“Collar?” The supervisor appeared on the scene. He stood six feet back. “Collar,” he repeated.
“6543219,” I said.
“Right. Pass day?”
“Today,” I answered, and he caught the annoyed tone. “Called in,” I said. “One delivery.” I hid my tone that time. “Here to deliver.”
“Come inside.” The supervisor swiped his badge, and the steel doors opened. “No face mask?”
“No,” I answered.
“Try not to breathe.” He smiled as he said that, and I did not like that smile. He followed me inside. “You were here for the visit last week?”
I pushed the cart into the dim room, pretending it was still heavy. I felt the fires from the inferno, an ugly machinery with various doors for various floors, all leading to the same end result. Burned. “Yes, I was here,” I said, trying to hold my breath, but I could already taste that smell.
“And you saw him?”
“What?” I realized that the supervisor was close, and I cringed. “Saw who? The Auditor?”
“No. Not the Auditor. Him.”
I knew who he was talking about. I passed by the dining room and saw all that food stretched out on the decorated conference table. I was so hungry, but I did not dare to venture inside, even for a bite. That’s when I realized that he was there at the head of the table, eating like a pig.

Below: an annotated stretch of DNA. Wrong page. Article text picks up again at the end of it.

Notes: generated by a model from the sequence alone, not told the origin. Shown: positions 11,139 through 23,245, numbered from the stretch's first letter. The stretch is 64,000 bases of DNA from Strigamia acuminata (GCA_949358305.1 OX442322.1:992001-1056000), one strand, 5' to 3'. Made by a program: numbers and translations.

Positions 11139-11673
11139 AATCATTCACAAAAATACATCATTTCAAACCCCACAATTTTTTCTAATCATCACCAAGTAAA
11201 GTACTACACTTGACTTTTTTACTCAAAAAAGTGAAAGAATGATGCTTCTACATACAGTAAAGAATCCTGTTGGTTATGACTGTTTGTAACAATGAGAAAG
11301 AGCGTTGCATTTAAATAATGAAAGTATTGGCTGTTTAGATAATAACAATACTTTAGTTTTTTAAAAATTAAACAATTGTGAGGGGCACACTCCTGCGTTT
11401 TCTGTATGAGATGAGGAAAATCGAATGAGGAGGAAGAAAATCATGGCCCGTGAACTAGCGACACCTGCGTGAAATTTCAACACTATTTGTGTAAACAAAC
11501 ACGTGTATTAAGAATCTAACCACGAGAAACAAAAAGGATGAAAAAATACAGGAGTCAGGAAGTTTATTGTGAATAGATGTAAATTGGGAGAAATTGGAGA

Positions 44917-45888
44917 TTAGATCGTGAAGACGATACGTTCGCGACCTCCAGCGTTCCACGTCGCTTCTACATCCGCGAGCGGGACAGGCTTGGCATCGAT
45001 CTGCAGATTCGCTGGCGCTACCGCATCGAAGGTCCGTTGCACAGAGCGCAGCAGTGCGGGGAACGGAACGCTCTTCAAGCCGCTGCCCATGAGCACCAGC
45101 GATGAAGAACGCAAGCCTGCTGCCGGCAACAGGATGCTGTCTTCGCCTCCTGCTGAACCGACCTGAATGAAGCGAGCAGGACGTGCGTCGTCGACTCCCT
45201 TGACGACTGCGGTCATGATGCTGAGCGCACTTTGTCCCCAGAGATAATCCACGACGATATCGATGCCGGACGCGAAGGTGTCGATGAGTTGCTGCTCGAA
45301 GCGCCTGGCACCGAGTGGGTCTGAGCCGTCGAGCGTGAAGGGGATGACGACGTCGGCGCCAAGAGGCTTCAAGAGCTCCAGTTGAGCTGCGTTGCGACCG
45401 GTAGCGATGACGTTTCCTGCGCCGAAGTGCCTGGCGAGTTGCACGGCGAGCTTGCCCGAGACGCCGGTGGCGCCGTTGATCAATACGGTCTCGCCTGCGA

“You saw him.” That was not a question. “You watched him eat.”
“Okay. Yeah. I saw him, and I watched him eat. Can I throw the delivery in now?”
“He didn’t like that. You watching him eat.” The supervisor walked away from me. He approached the gray slab on the flatbed. “He reported you, and that’s why you are here.”
“That’s why I was called in on my pass day for one delivery? Because of that? Watching him eat?”
“Yes.” The supervisor did not look at me. He stared at the gray slab. “Do you ever question what it is that you are always burning?” He watched me shake my head. “These gray slabs are large, large enough for a human body.”
I paled at his words. “Excuse me,” I said.
“They are large enough for human bodies,” and he threw open the gray slab, revealing nothing inside. “Get inside,” he said.
“What? Wait. We’re burning people? Alive?”
“Get inside.” I noticed the gun in his hand. “Your choice. Alive or Dead.”
“For what? Watching him eat his fucking food?”
The supervisor’s finger wrapped around the trigger. “You offended him, and this is your punishment. Get inside the gray slab.”
“There has to be another way. Please,” I begged, and the gun went off. The bullet pierced my leg. The next hit my shoulder. I realized that he did not want to kill me. He wanted to burn me alive. I burned so many people alive, and I never realized it. But my supervisor knew, and he knew exactly what he was doing now. And for what? The system? “Please,” I screamed as he lifted me up and threw me into the gray slab.
“Save it,” and he slammed the gray slab shut.
Melissa R. Mendelson is a Horror and Science-Fiction Author. She has been published by Sirens Call Publications, Dark Helix Press and Transmundane Press. Her short stories have also been featured on Tall Tale TV. She is currently working on completing her Horror novel, Ghost in the Porcelain, which surrounds an evil, porcelain doll.